Leaving Occidental

occidental1The worst part about going to California, for me at least, is that I have to leave it. I am originally from Ohio, and still love the place. I live in Houston, and Texas has its charms, but ever since my first visit, California has had my heart. I love the people, the hustle and bustle of its cities, and the splendor and beauty that is seemingly everywhere. Maybe most of all, I love the food and wine. That is what draws me back over and over, but it is all of the aforementioned things that make me wish that I never had to leave.

As we were leaving Occidental and heading back to San Francisco to board our plane for Texas, the car stereo began to play a live version of the Dead’s “Sugar Magnolia.” I am not what would be considered a big Grateful Dead fan, much less a Deadhead, but as we drove away from Mickey Hart’s hometown and headed through the beauty of the primeval forest on our way to the city where the song we were listening to had been recorded, everything seemed right for the moment.

Deadheads will always accuse those of us who are not as fanatical as they are in their dedication to the band of not “getting it.” I can pretty much guarantee that I will never get it in the same manner that they do, but as we traveled back roads and highways that Jerry and the boys no doubt traversed many times, not to mention all of the other legendary characters to have done so as well, I think I “got” the band as much as I ever will.

It will be a very rare day when I don’t reach for the skip button when one of their excessively long noodle sessions gets underway, but when I hear one of their beautiful, tightly crafted songs, like “Sugar Magnolia” begin to play, I hope that it will transport me back to that gorgeous, wild area on the edge of California’s wine country.

I want to smell the wet earth, see the moisture drip from the leaves of the ancient trees, not yet dried by the sun light beginning to break through in places. I want to feel that catch in my heart and my throat in the same way that it does when rounding a bend provides a stunning vista of almost unimaginable beauty. Jerry Garcia’s almost ethereal guitar playing never sounded as sweet to me as it did in that little rental car as we navigated the twists and turns of the Bohemian Highway.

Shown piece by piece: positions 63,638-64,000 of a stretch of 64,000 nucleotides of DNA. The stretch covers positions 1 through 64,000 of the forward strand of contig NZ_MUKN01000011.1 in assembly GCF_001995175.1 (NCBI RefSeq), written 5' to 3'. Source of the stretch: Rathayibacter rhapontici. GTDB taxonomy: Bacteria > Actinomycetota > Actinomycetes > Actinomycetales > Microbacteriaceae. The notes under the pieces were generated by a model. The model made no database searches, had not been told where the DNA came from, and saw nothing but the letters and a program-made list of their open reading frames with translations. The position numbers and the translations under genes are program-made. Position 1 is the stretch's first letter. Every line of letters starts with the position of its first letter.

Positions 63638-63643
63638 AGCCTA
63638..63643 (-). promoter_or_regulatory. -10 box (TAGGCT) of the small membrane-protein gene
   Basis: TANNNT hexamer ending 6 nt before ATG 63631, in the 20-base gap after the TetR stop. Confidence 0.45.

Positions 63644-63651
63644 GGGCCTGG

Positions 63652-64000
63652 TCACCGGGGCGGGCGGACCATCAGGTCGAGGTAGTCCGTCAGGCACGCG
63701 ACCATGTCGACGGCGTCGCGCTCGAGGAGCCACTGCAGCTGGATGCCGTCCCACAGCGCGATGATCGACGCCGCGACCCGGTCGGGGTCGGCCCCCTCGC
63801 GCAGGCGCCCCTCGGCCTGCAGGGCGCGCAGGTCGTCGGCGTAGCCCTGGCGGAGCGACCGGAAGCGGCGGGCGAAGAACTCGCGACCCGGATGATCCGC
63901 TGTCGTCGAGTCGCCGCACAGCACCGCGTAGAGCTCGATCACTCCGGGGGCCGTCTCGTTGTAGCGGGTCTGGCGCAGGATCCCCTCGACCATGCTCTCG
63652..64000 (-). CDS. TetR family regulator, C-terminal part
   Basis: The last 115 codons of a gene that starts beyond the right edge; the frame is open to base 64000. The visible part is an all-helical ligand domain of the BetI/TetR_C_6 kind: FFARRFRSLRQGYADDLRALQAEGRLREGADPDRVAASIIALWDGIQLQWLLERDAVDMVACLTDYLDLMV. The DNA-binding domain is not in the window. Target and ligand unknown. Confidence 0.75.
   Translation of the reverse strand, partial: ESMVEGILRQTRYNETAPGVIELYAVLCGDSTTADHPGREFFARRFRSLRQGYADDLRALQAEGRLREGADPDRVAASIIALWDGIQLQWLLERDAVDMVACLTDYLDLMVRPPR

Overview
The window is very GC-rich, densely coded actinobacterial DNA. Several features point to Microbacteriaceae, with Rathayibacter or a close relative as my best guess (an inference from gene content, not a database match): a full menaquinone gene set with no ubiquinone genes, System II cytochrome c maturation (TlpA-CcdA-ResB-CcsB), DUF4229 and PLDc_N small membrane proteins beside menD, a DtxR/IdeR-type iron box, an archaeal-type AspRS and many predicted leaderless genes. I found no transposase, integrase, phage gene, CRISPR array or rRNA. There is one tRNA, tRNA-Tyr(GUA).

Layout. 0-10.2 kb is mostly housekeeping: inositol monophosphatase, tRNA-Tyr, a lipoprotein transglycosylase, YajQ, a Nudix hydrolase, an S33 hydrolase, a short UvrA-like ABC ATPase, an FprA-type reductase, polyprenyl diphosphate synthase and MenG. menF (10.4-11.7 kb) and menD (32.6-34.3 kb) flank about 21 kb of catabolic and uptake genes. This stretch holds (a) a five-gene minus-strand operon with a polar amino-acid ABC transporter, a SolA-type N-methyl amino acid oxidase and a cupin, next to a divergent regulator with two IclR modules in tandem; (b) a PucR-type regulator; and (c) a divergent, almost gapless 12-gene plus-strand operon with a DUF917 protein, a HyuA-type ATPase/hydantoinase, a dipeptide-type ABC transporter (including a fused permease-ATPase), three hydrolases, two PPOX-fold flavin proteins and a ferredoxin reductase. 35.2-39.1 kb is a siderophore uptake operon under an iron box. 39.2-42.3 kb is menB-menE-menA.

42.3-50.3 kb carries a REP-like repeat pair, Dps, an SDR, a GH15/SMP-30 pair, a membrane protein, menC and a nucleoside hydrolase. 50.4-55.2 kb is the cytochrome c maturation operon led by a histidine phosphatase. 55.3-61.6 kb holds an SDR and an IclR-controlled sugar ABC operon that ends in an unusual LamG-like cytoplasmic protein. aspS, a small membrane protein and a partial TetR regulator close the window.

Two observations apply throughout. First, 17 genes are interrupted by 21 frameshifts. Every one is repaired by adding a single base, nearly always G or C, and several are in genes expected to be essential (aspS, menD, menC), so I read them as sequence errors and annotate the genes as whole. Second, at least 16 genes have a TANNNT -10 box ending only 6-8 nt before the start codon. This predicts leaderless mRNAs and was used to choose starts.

We were lucky to meet so many wonderful people, see so many fantastically beautiful places, eat delicious food, and drink some of the best wine on the face of the planet, on this trip, that it seemed a shame to be dwelling on the sadness of having to leave instead of reflecting on how great the trip had been, but that is exactly what I found myself doing.

Every stunning landscape, every show of eccentricity, every piece of history, even the signs for the tasting rooms we passed, caused a little sigh to escape my lips. Some even brought a tear to my eye. So it went until we were crossing the Golden Gate Bridge and it hit me that we were entering my favorite city in the whole world, but were only passing through without stopping as we headed back to Texas.

As I said, my part of Texas definitely has its charms. The music, the food, the Gulf, the people, Austin is a short drive away, the blending of so many cultures, the speed that everything moves, all will welcome me back. Eventually the melancholy of having to leave California will be replaced by those things. My routine will set back in, life will be “normal.” But when I hear a good Dead tune, when I taste some very fresh produce, and when I taste a delicious, fruit forward, juicy, spectacular wine, I will be back in California.

To our friends, new and old, who get to spend every day of their lives there, know that we envy you. A lot. Jeff, Mary, Lisa, Thea, Liza, Patrick, Jim, Valerie (Woof!), Shana, Robbin, Sharon, Judd and anyone else that I might have missed, if you ever need anyone to remind you that you live in paradise, just ask me. No, forget that, send me a plane ticket and I will come and remind you in person.

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